The aforementioned PHP training system was a mixed success. On the one hand, I discovered that trying to teach a room full of people is a lot tougher than I had expected (to cut a long story short, I stumbled through about five minutes of reiterating the same few points before all present agreed that the session would be best run using the ask-questions-when-you-get-stuck format). Luckily I had prepared some pretty comprehensive support material the night before. I’m chalking that one down to experience.

[... 88 words]

Coursework coursework...

No, I’m not dead—I’m just weighed under with coursework. Two large group projects and a whole bunch of personal pieces are conspiring to make me feel gulity whenever I load up a browser window. It’ll all be over by December the 17th thank Goodness. For the moment though I’m taking a well earned break to catch up on the goings on in the blogosphere over the past few days.

[... 71 words]

Nervous

No time to update tonight. I’m frantically putting together a 2 hour training course on HTML, PHP and mySQL which I shall be presenting tomorrow as my first ever experience of teaching a large(ish) group. Should be interesting.

[... 79 words]

Validator documentation

It seems the W3C have made some changes to their beta validator’s XML output option. The bad news is that this has (temporarily) broken my web service interface, but the good news is that the feature is now documented on the W3C’s site. Hopefully I’ll get a chance to fix the web service interface in the near future, but it will remain a toy rather than a tool for as long as the validator’s interface has not been frozen.

[... 85 words]

CSS filter guide

Spotted on the Web Manager’s Weblog, centricle : css filters is a list of all of the current CSS browser hiding techniques (all 17 of them!) along with a table showing which hack will hide things from which browser. Best of all, the name of each workaround is a link which will pop open a new window testing the hack in your browser.

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Syndicating blogs with XHTML

Anil Dash suggests using structured XHTML as a blog syndication format. Scott Andrew points out that this has semantic problems in that it would mean using the class attribute to add additional meaning to a document. I was going to say that this would be an ideal opportunity to mix different namespaces in one XML document (as described by Lachlan Cannon) but techno-weenie beat me to it.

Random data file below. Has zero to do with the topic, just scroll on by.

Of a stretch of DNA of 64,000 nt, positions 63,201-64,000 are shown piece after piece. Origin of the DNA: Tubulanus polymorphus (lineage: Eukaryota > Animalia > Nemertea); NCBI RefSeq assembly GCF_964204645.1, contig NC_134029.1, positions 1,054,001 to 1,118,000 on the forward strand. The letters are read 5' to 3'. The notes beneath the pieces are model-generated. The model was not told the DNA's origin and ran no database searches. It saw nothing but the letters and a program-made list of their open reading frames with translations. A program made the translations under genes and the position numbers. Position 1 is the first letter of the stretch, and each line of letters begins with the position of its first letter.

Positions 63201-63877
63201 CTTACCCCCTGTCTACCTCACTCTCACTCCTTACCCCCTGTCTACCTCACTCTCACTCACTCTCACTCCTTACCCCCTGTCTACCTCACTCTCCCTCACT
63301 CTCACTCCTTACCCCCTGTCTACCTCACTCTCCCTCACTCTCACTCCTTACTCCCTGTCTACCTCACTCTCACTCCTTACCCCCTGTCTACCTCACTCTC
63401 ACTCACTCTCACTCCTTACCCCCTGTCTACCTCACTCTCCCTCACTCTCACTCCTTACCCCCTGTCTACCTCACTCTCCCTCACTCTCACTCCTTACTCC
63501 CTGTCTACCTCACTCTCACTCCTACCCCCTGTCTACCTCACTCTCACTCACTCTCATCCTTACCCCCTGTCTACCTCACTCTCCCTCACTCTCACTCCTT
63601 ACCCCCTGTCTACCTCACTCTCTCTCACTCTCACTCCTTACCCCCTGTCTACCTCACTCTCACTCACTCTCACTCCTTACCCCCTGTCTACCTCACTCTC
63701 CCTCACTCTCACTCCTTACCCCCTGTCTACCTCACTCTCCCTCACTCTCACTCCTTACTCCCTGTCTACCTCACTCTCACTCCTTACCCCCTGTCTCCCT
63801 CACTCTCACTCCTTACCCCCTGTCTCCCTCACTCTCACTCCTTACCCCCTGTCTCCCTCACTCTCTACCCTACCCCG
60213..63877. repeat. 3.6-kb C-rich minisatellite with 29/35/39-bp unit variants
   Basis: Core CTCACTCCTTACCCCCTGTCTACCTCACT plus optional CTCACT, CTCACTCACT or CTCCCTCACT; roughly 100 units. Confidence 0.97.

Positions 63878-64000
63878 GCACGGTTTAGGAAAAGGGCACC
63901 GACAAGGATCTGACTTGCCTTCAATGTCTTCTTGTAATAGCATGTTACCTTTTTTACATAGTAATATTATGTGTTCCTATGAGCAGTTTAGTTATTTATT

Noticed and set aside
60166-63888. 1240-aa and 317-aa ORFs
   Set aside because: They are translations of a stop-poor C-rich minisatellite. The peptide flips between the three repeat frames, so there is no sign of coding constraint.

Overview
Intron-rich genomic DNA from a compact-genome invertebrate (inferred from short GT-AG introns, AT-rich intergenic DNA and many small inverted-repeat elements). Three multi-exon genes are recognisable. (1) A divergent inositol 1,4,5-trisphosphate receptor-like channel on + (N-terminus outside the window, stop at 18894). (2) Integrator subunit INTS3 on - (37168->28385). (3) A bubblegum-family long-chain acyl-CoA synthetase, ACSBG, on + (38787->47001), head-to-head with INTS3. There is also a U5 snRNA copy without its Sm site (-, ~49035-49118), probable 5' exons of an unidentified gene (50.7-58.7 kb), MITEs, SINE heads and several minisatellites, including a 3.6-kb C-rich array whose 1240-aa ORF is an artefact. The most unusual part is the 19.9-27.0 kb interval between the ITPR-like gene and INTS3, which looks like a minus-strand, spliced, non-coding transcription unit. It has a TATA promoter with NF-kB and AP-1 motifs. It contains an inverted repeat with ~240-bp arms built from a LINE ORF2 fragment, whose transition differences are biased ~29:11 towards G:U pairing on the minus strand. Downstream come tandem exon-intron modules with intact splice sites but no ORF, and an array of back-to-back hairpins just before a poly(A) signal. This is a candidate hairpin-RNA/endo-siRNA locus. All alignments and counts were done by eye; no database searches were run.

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Taxomita

XFMLManager, Peter Van Dijck’s XFML construction and navigation tool to which I have contributed various chunks of XML related code, has been renamed Taxomita and given a brand new site. Peter hopes to have a public beta out within the next few weeks. It also has a mailing list. Meanwhile, XFML has been cropping up all over the place even despite the current lack of software, with the most recent sighting occurring over at Bill Kearney’s Syndication News.

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OWASP Security guide

The Open Web Application Security Project (OWASP) have a free guide to building secure web applications, which covers a large range of common problems such as cross site scripting and SQL injection vulnerabilities. The report is a 60 page PDF and although I haven’t had time to go through it yet it looks like an excellent read.

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phpPatterns

phpPatterns is a brand new site which advocates and documents the use of object oriented design patterns with PHP. It’s a great concept and the site already has some impressive content (although it could really do with a PHP references tutorial). The site is a project of Harry Fuecks, a regular contributor to SitePoint’s PHP forums.

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Polluting the web